Triple Focus and Why Leaders Need Them
What do you understand when someone tells you to, “stay focussed”? You’d think it means shutting out distractions, concentrating on the task in hand, or keeping goals in the line-of-sight. That’s exactly how most of us would understand it.
But actually, focus is not that simple. It runs deeper. What is it about focus that’s so elusive?
Let’s understand ‘focus’ from a basketball player’s perspective. What do you think is his primal task? Without even blinking an eye, you’d say, “to score as many points as possible”. True, but ask the player and he will tell you that it’s not that simple – it requires focus. Ask him to explain and he will tell you that to score points, he needs to stay calm and concentrate on his strategy and skills. He has to keep passing the ball to his team players, completely trusting them that they will gradually lead him to the basket and help him take a shot. Again, this has to happen in complete understanding of the strategy being played by the defending team if he wants to stay one step ahead of them.
Now apply the analogy to a leader and ‘focus’ does not seem that daunting anymore.
Successful leaders are usually driven by one goal – improving the financial health of the organization. To achieve this, most leaders concentrate only on themselves. They focus on self-discipline, self-management, building on strengths, and improving weaknesses. Leaders strive to keep in touch with their value systems, beliefs and instincts, all of which promote sound decision-making. In the process of finding this inner focus, it is natural to lose sight of one’s team members and the changing business dynamics.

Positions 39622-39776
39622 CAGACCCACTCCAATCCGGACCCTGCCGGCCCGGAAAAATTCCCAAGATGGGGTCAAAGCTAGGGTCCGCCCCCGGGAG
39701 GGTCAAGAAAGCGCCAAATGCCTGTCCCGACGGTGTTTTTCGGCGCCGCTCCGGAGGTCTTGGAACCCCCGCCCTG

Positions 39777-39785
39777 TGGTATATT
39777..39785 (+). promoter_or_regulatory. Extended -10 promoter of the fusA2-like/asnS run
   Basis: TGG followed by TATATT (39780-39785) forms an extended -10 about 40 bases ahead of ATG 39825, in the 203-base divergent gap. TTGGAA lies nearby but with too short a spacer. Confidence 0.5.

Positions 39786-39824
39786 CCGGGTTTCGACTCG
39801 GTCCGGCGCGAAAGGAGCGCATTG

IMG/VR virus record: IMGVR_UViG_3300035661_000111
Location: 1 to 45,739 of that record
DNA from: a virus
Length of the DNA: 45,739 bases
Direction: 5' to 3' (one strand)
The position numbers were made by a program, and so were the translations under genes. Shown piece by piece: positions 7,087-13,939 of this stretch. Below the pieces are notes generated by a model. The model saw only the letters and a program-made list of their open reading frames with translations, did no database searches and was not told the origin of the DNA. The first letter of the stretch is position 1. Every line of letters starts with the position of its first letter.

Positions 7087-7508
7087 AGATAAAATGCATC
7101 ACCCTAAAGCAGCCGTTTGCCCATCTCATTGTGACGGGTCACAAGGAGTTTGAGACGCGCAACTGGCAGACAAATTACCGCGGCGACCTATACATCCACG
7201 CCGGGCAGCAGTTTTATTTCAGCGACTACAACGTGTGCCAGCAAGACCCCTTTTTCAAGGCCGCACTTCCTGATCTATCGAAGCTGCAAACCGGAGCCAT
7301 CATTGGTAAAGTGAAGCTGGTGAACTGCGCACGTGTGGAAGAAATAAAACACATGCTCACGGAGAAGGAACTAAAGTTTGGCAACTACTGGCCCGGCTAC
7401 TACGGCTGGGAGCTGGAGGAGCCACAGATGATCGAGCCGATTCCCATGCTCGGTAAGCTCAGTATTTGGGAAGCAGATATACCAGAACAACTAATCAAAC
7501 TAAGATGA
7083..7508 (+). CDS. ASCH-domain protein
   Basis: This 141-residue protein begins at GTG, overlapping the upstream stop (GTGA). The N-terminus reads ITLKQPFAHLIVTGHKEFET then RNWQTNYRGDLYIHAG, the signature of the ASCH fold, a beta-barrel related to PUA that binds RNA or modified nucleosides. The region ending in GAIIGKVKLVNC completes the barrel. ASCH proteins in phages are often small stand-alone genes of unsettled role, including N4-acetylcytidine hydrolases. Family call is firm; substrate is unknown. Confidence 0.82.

But true leaders know that such a singular focus will not take them too far in their journey in achieving organizational goals. Like the basketball player, leaders will need the cooperation and active support of their team. This is possible only if leaders listen to their team, involve them in decision-making, show trust without second-guessing, address their needs and concerns, and help them grow. Lack of empathy is usually the reason that prevents leaders from focusing on others.
Again, a leader cannot afford to ignore his surroundings. Successful leaders keep track of market trends, innovations, and changing demand and make the necessary adjustments. This is important to gain a head-start on an opportunity or avert a crisis situation.
Conscious efforts and self-awareness are needed to get attuned to the three focus areas – self (inner focus), team members (other focus) and surroundings (outer focus). When a leader finds the right balance in these focus areas, he has found his ability to lead effectively.